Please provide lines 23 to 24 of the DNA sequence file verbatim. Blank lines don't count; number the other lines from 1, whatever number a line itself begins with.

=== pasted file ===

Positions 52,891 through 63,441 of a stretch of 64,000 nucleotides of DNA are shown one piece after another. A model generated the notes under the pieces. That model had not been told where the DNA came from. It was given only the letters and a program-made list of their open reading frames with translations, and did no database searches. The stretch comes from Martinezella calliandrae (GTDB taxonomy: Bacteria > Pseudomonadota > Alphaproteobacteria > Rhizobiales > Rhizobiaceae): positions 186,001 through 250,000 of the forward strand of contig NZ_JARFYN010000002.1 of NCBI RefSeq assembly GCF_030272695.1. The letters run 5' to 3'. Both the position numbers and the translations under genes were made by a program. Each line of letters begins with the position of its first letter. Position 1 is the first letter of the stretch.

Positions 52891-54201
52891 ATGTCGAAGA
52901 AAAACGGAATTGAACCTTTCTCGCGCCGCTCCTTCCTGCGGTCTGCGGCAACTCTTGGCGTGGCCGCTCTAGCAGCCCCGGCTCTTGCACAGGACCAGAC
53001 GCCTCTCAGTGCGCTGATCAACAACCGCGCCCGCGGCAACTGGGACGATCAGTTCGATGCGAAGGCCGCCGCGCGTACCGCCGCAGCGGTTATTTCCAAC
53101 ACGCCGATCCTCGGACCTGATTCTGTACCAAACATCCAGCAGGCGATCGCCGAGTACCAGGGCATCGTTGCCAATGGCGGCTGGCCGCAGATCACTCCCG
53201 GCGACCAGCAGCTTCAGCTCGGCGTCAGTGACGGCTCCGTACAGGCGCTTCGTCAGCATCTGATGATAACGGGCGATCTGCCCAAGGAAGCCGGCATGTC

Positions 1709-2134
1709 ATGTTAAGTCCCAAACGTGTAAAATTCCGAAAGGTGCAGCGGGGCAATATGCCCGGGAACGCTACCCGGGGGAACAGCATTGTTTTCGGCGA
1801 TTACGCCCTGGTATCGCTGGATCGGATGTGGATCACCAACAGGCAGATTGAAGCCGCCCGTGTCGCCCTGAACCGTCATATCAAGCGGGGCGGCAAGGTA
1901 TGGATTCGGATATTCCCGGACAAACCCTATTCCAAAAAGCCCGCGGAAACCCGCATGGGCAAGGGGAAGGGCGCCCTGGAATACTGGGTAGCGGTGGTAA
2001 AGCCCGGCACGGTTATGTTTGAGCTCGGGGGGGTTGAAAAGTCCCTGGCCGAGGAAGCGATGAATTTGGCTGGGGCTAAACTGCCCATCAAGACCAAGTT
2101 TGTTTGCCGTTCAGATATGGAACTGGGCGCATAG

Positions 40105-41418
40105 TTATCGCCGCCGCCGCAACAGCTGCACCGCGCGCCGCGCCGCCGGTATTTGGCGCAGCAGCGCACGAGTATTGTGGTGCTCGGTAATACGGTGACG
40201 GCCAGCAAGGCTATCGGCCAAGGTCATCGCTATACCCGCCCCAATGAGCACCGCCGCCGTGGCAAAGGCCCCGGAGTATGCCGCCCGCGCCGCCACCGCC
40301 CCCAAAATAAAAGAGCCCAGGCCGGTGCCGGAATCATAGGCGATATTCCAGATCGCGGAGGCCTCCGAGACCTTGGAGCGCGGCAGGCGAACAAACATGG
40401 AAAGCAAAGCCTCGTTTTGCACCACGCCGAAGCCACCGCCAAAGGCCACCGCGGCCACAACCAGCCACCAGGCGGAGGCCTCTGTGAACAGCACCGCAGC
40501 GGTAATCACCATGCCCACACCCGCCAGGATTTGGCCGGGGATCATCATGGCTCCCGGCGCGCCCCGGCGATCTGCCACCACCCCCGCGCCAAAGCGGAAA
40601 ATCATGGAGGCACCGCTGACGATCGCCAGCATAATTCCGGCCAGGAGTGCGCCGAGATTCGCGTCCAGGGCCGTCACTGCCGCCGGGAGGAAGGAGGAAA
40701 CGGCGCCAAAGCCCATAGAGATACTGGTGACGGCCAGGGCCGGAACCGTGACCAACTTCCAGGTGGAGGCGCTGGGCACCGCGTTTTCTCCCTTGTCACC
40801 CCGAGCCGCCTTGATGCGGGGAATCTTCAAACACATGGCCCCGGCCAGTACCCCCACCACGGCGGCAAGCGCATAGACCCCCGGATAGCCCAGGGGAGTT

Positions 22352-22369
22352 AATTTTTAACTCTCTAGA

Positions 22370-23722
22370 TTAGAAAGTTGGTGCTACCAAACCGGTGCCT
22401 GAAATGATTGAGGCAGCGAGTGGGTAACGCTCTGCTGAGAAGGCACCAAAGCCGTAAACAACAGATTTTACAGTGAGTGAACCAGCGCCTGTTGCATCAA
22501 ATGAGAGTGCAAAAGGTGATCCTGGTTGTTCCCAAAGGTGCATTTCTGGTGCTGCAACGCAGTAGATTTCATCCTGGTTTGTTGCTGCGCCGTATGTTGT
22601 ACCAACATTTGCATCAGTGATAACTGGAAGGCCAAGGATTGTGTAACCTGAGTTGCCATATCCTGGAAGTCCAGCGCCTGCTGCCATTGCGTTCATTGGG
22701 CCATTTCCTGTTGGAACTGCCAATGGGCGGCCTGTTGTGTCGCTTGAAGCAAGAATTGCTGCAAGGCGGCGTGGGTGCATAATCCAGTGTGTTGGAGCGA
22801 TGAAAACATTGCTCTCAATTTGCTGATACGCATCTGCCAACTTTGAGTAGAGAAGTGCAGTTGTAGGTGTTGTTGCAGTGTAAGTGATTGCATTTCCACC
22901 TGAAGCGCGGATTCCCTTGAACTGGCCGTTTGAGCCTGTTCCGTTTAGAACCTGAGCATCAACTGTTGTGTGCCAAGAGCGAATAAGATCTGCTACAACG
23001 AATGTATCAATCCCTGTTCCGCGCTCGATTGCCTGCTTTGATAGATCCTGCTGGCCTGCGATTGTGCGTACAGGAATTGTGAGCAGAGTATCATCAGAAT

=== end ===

Positions 22352-22369
22352 AATTTTTAACTCTCTAGA